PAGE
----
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The history of computer hardware invention is mostly a male-oriented affair. This isn't unexpected given that the early computers had more to do with heavy engineering than logic.
However when it comes to software the picture is a little different. It is generally acknowledged that the first programmer was female - Ada Countess of Lovelace but Ada was just the first in a long line of dedicated women programmers.
Perhaps the most famous, important and colorful of this army, or should it be navy, of female software experts is without doubt Rear Admiral Grace Brewster Murray Hopper. She was responsible not only for the development of the Cobol language but for the continuous pressure within the industry to make computers and computing more accessible.
Grace Brewster Murray Hopper, 1906-1992
Grace Hopper certainly suffered, at first at least, from the disadvantage of being a woman with an interest in technology. As a child it is reported that she dismantled an alarm clock to see how it worked. To find out how to put it back together again she dismantled another and so on until there were seven alarm clocks in pieces. Her parents let her off, taking it as a sign of an inquisitive mind. If she had been a boy even this small sign of engineering interest would have been leapt upon and nurtured. At school she did well at mathematics, especially geometry which was treated more seriously in those days.
In 1924 she went to Vassar College (New York) to study maths, physics and engineering. She moved to Yale in 1928 to gain a masters degree and then a doctorate in maths and mathematical physics. The love of geometry stayed with her as is evidenced by the contents of her thesis "A New Criterion for Reducibility of Algebraic Equations" which she proved using geometrical arguments which were already very much out of fashion at the time!
Even a gifted mathematician of Grace Hopper's quality could only look forward to teaching maths at no more than high school level - women were not expected to do any more. Still Grace managed to do more.
In 1931 she started to work her way up through the Vassar teaching hierarchy - first as an instructor, then as an assistant professor and finally as an associate professor. Just before this she married Vincent Hopper and so changed her name from Murray to Hopper. They divorced in 1945, an event which left her free to pursue her contributions to computing without having to fit into the stereotype of the time.
After the US entered the second world war Grace Hopper joined the US Naval Reserve. Her choice of the Navy was probably something to do with the fact that her grandfather was a Rear Admiral. Unlike the mythology that the army always assigns people to jobs that they were NOT qualified to do, the Navy had a clear idea of how valuable Hopper was.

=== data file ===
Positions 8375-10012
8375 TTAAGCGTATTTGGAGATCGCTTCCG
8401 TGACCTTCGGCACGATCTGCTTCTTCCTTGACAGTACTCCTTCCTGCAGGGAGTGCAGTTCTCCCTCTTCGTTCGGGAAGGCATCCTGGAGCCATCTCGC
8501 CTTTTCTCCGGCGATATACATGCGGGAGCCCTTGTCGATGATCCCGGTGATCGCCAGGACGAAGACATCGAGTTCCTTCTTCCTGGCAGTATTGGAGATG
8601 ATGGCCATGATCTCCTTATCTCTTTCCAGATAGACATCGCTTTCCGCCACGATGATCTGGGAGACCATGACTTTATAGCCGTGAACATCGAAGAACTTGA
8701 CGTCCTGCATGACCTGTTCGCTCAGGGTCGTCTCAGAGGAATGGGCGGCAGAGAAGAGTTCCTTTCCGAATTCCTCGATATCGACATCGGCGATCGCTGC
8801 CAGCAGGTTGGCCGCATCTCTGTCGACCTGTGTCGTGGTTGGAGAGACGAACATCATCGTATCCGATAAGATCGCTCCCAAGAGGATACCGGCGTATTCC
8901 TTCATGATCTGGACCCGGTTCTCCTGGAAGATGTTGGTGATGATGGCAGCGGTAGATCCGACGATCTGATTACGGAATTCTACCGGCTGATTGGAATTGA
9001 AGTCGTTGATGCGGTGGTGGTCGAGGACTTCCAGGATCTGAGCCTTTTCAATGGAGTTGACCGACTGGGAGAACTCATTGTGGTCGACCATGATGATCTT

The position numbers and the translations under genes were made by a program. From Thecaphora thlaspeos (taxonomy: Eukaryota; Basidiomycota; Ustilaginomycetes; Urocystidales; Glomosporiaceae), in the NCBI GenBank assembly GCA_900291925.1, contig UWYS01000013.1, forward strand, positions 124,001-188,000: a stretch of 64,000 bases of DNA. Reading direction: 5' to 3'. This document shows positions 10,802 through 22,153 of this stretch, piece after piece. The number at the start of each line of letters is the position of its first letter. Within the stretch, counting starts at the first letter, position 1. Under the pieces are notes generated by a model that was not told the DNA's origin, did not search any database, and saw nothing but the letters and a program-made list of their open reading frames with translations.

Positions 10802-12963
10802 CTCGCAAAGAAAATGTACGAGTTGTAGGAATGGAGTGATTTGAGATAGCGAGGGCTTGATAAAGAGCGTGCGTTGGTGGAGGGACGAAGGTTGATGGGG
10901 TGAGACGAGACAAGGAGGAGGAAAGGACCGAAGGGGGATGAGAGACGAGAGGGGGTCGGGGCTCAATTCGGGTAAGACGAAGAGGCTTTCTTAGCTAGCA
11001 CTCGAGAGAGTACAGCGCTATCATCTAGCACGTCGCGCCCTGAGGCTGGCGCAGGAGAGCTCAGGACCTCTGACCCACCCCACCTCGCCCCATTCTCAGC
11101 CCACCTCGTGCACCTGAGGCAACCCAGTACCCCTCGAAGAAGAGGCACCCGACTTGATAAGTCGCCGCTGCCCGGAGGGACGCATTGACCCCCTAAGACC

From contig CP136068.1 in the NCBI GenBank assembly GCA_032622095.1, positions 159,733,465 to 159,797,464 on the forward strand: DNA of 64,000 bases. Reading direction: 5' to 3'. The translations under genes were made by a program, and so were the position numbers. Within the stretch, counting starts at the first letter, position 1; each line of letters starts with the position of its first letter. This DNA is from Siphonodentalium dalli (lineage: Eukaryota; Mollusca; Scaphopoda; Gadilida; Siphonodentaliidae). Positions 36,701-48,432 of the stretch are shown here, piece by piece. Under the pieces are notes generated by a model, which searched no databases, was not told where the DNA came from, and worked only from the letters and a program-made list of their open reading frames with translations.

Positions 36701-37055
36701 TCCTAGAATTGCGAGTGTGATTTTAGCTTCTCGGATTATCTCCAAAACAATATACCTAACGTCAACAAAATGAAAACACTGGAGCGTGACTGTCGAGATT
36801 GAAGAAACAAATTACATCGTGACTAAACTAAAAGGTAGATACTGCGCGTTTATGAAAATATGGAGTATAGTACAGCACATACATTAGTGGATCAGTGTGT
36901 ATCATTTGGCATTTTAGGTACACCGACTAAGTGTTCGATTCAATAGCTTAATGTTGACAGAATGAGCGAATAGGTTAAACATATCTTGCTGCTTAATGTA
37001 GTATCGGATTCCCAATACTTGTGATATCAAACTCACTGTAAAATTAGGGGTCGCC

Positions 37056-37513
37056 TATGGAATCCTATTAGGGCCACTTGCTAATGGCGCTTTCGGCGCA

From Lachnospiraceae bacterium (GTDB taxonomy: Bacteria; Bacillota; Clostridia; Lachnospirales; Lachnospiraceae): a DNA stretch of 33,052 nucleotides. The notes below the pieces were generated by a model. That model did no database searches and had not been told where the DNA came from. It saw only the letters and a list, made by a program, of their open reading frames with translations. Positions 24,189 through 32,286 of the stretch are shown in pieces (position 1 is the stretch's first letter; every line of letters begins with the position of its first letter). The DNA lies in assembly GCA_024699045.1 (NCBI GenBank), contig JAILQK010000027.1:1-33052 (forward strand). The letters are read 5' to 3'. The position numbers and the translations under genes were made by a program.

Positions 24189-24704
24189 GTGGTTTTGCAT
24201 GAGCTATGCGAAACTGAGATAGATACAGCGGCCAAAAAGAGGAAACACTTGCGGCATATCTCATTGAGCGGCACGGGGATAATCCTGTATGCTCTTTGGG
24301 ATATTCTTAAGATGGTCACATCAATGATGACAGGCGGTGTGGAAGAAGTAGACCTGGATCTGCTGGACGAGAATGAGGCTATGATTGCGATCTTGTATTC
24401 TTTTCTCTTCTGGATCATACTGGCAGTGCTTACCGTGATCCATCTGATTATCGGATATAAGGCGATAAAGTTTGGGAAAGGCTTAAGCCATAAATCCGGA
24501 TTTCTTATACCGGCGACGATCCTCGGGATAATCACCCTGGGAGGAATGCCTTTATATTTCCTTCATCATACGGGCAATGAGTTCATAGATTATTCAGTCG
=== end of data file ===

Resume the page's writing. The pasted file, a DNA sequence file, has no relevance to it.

After some basic training she was assigned to the Bureau of Ships Computation project at Harvard. Although she had never been interested in computers she found herself at one of the foremost centres of computer development. At Harvard Howard Aiken had built the Mark I - a huge and slow electro-mechanical computer. It could do three additions every second!
When Hopper arrived Aiken wanted to know where she had been for the past few months. He had told the Navy to skip the basic training because there was so much work to do and wasn't at all pleased that she had been wasting her time!
Lieutenant Hopper was greeted by a book of instruction codes and set to the task of working out the interpolation coefficients for the inverse tangent function. At the time computers were first and foremost big printing calculators and the production of numerical tables occupied most of their functioning time.
This was a role that Hopper would do much to expand to the more modern idea that a computer is a manipulator of symbols but this most important work still lay in the future. Her time with Aiken served as her basic training in computing. She learned to program. She learned the value of subroutines and co-operation, she was exposed to the writings of Babbage and she invented the term Bug.
A real bug
Whether Grace Hopper really was the first to coin the term "bug" is an open question but her version of the story is at least fun. The Mark I was acting up and giving incorrect results. An internal examination located the faulty relay and there jammed between the contacts was a moth - beaten to death by the rapid opening and closing of the relay! The moth was removed and taped into the machine's log book with the note "First ACTUAL bug found".
The log book complete with bug is now in the National Museum of American History
Clearly Grace and her colleagues had been long used to referring to programming errors as bugs before a real life bug was found. Aiken would come in and say "Are you making any numbers?" a phrase which hasn't really caught on and they would reply that they were "debugging the machine" - a perennial programmer's excuse ever since!